• Instead of pop – If it’s not popping then the design isn’t drawing in the eye the way you want it to. Ask the designer to put more emphasis on the logo, key points or visuals so they direct the viewer’s eye.
    • Instead of creativeThis one is a major slap in the face, though you probably don’t mean it that way. You want more of a dynamic design, something that doesn’t make you think, “I’ve seen this before.”

 

Provide Visual Examples

If verbal communication isn’t your strong point, save yourself the stress and share examples of design work you connect with or you’re drawn to. This will help guide your conversation and give you both something tangible to reference. Once you’ve compiled your examples, give notes on what you specifically like about the design. Think objectively.

 

No: I love that this poster feels simple, but it’s not.

Yes: I like the monochrome palette because it makes my brand colors more dynamic.  

 

No: These Illustrations are fun! I’d like some on my website.

Yes: I like how these illustrations make complex topics more approachable.

 

No: I like how this stands out from other websites in the industry.

Yes: I like the use of geometric shapes, whereas competitors typically use rounded edges.  

 

Don’t Ask For “Quick” Photoshop (or Formatting) Fixes

While Photoshop is much more user friendly than its earlier years, it is not a magic wand that instantly adjusts images for you. If that were the case, you would just do it yourself. There is time and work that goes into changing graphics and photos, so respect that time. There’s also a strong chance you’re asking for edits that won’t require Photoshop, but maybe Illustrator, InDesign or another software.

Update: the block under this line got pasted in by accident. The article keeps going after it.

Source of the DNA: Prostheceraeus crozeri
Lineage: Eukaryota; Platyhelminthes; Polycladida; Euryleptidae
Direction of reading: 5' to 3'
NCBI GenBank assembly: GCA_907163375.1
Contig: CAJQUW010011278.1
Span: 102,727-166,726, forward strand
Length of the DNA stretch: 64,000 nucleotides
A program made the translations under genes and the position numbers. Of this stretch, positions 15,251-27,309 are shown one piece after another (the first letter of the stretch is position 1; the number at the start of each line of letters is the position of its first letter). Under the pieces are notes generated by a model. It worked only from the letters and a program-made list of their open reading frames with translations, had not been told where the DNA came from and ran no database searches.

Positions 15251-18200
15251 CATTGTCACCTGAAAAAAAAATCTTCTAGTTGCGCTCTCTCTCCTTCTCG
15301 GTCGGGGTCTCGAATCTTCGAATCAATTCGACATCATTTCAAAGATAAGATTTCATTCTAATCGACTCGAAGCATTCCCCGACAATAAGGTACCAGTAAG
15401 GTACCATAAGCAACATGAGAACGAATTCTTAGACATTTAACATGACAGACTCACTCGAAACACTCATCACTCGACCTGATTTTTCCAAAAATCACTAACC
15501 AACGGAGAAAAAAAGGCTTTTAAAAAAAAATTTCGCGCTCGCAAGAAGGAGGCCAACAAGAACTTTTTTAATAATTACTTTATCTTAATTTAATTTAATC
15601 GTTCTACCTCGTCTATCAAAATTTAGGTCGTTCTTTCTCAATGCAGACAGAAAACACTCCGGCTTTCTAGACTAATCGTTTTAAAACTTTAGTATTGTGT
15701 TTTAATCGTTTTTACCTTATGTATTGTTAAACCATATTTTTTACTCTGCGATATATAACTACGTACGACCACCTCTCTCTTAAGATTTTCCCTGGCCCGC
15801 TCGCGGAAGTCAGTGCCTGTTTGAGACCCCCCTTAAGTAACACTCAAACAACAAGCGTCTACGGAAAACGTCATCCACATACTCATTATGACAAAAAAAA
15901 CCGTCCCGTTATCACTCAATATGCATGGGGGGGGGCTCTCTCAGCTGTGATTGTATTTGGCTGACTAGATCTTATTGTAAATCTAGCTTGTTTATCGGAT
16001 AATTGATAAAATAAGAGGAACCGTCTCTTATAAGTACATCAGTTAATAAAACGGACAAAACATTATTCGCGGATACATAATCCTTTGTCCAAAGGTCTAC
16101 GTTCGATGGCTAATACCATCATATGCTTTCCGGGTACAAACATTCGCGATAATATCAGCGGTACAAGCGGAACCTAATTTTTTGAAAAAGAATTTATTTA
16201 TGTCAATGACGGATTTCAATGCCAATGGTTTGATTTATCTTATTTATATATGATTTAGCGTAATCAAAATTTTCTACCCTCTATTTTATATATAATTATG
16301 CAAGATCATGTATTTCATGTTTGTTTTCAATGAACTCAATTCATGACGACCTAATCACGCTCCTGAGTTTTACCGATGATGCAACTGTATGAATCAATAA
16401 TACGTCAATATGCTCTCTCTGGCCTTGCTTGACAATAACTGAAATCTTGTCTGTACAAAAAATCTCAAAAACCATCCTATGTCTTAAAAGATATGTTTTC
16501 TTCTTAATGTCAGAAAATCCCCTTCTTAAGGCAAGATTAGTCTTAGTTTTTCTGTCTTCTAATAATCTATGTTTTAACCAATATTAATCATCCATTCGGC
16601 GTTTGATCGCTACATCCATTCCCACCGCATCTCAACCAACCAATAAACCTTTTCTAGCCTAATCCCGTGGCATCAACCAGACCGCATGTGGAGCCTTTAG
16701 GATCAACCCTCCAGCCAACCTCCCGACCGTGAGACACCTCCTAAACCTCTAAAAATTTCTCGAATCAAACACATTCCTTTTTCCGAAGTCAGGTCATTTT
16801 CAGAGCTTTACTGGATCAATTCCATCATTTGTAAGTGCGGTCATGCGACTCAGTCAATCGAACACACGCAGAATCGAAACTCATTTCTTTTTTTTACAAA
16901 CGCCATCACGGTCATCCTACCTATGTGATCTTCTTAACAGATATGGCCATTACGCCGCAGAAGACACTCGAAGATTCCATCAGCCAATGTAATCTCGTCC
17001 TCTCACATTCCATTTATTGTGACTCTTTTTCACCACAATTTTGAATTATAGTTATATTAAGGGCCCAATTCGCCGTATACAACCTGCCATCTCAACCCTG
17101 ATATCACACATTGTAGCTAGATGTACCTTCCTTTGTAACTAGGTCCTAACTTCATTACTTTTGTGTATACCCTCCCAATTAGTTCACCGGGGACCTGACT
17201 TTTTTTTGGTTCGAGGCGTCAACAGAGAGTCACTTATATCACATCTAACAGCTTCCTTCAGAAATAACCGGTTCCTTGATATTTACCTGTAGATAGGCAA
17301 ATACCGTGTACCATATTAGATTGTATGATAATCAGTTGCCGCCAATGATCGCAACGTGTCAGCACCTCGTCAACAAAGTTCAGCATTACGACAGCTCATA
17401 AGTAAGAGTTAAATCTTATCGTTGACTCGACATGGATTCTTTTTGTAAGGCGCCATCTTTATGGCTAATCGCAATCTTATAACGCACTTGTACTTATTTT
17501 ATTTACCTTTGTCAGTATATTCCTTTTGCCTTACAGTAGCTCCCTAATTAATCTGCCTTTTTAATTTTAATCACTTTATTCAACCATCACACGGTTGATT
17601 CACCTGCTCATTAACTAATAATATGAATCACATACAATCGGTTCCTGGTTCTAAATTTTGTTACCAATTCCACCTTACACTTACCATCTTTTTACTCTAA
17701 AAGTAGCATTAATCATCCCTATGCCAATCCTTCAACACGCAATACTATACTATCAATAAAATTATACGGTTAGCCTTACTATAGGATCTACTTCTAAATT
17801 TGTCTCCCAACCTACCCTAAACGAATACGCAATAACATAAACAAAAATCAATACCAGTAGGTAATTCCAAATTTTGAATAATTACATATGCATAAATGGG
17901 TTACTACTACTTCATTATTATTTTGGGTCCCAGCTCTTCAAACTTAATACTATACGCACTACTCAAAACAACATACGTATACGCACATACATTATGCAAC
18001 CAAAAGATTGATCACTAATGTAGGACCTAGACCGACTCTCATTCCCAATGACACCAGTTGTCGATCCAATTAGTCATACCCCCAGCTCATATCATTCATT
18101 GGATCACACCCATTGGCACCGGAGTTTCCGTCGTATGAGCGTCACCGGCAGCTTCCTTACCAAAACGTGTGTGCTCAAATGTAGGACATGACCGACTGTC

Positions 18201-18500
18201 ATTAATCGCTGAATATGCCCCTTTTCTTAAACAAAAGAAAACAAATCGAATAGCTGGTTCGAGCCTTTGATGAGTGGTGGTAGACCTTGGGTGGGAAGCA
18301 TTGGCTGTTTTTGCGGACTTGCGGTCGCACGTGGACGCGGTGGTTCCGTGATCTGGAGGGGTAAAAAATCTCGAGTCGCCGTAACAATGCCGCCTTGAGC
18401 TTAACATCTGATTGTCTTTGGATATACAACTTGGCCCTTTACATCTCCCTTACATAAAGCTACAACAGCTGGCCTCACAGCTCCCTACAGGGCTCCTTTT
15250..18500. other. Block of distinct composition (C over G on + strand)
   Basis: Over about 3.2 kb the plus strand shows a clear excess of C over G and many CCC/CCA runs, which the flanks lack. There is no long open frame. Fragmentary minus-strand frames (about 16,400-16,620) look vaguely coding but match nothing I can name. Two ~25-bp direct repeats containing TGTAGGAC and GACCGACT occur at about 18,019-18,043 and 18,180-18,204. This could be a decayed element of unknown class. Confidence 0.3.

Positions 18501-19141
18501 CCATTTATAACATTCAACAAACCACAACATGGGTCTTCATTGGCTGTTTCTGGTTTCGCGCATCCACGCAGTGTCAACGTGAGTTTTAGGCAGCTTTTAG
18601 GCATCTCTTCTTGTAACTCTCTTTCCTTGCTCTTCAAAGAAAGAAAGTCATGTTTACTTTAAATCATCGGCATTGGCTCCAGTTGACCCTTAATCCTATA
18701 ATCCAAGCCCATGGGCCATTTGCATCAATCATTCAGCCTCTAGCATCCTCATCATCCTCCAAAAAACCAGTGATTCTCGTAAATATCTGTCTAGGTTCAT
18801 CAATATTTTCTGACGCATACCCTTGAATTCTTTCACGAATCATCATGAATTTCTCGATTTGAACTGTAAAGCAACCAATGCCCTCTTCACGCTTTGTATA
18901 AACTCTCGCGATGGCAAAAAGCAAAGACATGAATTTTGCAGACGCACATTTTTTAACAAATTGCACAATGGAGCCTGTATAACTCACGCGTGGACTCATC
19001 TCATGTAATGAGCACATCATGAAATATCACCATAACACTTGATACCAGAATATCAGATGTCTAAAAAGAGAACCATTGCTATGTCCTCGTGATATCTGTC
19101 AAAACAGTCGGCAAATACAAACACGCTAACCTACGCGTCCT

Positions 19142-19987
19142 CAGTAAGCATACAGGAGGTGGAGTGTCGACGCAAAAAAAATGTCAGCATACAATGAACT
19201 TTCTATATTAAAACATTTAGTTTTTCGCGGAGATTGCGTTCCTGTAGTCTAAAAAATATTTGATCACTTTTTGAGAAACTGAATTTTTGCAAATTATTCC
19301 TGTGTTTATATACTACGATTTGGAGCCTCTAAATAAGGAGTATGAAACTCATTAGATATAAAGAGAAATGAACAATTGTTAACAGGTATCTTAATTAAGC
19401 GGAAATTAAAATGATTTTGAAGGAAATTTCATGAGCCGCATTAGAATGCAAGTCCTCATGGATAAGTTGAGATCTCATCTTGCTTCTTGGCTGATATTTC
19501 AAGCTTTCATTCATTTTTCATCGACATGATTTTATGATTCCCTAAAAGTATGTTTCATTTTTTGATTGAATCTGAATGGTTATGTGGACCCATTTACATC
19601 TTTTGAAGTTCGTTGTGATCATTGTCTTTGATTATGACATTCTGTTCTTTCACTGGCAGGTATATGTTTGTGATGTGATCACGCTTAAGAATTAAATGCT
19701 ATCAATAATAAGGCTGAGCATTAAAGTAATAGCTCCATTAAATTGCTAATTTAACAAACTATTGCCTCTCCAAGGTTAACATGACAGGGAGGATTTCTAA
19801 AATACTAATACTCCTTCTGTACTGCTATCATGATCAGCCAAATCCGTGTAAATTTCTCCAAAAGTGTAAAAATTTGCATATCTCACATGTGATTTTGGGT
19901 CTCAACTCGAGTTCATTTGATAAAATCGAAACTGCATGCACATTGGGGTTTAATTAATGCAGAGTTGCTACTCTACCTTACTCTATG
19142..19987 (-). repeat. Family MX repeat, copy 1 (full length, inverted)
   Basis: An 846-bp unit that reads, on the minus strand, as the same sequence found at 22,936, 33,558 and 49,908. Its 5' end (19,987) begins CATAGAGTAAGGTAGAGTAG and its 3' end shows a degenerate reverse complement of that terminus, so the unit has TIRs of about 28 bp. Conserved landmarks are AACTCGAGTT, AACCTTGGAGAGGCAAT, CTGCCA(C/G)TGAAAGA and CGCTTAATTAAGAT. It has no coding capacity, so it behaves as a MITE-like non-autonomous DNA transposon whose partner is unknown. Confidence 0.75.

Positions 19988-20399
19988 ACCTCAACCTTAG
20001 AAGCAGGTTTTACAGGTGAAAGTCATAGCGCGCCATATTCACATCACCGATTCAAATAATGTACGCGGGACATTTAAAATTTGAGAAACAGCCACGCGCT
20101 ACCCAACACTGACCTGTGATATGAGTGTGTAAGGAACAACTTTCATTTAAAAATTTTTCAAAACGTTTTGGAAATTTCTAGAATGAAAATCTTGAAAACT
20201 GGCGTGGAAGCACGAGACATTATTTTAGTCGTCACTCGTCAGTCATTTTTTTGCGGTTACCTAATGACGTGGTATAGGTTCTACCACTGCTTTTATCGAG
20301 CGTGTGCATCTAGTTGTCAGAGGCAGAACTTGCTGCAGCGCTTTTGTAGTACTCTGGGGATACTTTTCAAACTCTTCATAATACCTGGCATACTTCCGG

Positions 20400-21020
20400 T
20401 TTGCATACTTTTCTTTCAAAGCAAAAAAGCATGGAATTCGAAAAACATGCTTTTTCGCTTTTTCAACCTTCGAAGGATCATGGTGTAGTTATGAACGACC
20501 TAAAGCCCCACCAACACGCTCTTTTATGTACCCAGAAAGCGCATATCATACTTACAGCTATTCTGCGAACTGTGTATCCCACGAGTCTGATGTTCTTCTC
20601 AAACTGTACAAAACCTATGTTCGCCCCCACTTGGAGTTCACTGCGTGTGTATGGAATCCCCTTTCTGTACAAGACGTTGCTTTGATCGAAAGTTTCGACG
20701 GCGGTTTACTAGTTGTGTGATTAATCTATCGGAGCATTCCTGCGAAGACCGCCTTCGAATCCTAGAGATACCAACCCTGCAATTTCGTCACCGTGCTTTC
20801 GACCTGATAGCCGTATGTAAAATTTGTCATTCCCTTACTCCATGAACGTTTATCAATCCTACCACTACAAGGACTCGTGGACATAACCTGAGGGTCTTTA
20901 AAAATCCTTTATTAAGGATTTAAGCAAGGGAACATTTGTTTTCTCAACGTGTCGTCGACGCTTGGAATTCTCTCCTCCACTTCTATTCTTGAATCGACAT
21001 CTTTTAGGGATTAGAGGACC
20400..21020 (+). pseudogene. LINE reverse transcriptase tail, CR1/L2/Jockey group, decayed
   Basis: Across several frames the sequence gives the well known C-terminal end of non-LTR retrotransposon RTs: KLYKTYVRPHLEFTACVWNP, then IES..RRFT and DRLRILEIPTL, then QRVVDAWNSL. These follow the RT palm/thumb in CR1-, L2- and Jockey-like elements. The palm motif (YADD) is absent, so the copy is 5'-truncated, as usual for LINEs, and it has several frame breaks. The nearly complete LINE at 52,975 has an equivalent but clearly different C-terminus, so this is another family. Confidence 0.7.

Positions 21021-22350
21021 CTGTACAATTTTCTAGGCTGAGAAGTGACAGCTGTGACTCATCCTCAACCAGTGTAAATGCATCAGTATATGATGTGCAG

For example, you might think that changing the size or version of a logo on a business card is a quick fix. But once you dive into the project, that logo has to change on the business cards of all of your employees. Plus, if you don’t like the size on the business cards, it’s likely you don’t like the size of the logo on other printed pieces so, for the sake of continuity, this could take much more time than was initially requested. If you’re unsure how long something will take, just ask. Assuming might cost you extra money down the line and require extra time that the designer may not have accounted for.

 

Respect The Creative Process

Just as communicating your vision takes practice, designers need time to translate that vision. Your end result will only be as good as the time it is given. Some of this time can be cut down significantly if your designer is familiar with your brand or has the resources to familiarize themselves with it quickly. If you’re requesting a major project like a full rebrand, then the designer might produce different versions of the same core design to see what you are drawn to. There will be some back and forth, and there will be some back-to-the-drawing-board moments. As long as you’re both committed to project and respect the creative process, you will get there.

 

The Takeaway

Communicating to designers starts with knowing what you want, and then conveying your vision in unambiguous terms. Once you’re clear on your vision, be sure to:

  • Communicate your priorities
  • Be specific
  • Use visual aids
  • Respect their time
  • Respect the creative process

 

Now get out there and talk to some designers!